1) Preheat the oven to 180°c and cover 2 baking trays with baking parchment.

2) Rub together the flour, butter, ginger and bicarbonate of soda until it has the consistency of breadcrumbs.

3) In a smaller bowl mix together the sugar, egg and golden syrup. Pour this in to the dry ingredients. To start with mix the dough with a spoon then once it is well combined use your hands to knead the dough. At first the mixture can seem quite dry but keep kneading. It will become soft and pliable. If required add a splash of milk to help the dough to come together. Wrap the dough in cling film and chill for 30 min.

4) Roll the dough out on to a lightly floured surface. Cut out the shapes and place on baking sheet. Put the baking trays back in the fridge for another 30 min. This chilling stage is essential to stop the biscuits spreading.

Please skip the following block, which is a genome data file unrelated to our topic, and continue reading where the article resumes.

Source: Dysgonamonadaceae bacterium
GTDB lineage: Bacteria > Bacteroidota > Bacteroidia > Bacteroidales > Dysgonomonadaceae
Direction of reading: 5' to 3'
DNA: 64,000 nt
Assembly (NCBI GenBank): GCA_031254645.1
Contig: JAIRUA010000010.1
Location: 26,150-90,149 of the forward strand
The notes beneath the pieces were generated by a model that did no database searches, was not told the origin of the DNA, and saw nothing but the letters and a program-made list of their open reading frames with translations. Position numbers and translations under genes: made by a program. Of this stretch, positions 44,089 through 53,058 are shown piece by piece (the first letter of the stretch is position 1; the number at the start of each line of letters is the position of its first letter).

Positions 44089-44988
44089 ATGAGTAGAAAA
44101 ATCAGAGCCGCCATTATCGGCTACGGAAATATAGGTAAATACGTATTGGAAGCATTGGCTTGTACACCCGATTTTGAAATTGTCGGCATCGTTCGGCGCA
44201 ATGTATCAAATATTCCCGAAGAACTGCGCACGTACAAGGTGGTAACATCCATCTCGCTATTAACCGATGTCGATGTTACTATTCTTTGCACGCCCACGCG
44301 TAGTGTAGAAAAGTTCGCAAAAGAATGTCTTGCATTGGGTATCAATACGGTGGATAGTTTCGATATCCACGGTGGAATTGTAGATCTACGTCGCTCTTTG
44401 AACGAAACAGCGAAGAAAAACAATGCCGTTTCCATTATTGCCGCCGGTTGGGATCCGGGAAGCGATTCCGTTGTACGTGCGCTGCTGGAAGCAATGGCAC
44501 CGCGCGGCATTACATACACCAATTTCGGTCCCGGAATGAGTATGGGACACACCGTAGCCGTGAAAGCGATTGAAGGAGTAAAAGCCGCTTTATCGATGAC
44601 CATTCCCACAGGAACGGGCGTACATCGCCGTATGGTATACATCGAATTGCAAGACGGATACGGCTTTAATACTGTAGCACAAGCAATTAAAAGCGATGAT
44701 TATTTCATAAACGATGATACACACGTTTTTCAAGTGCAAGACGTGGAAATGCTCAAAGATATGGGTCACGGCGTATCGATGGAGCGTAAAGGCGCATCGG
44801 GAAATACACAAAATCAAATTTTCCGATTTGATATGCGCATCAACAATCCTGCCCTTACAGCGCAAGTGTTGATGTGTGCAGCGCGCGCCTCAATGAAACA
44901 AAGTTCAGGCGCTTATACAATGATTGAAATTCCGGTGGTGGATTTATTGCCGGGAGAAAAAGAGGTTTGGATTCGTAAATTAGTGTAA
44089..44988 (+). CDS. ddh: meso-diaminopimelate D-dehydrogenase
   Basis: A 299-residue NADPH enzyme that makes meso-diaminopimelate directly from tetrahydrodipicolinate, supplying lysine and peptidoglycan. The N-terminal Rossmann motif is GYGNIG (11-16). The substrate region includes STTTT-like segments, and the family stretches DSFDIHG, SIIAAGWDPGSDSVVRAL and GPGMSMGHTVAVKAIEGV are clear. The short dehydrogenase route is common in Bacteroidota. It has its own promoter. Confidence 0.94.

baked gingerbread

5) Bake this gingerbread straight from the fridge for 15 min until slightly risen, beginning to colour and harden. If you are unsure, it is better to slightly over-bake (Don’t read that as burn!) than under-bake as you want quite hard, dry biscuits. They need to last for a month. Leave for 5 min then continue to cool completely on a wire rack. As they cool down they will continue to harden.

6) Make up your royal icing following instructions on packet, colour the icing as required and fill icing bags with size 0 piping tips.

7) First pipe the outline of the shapes. Allow to dry for 10-30 min.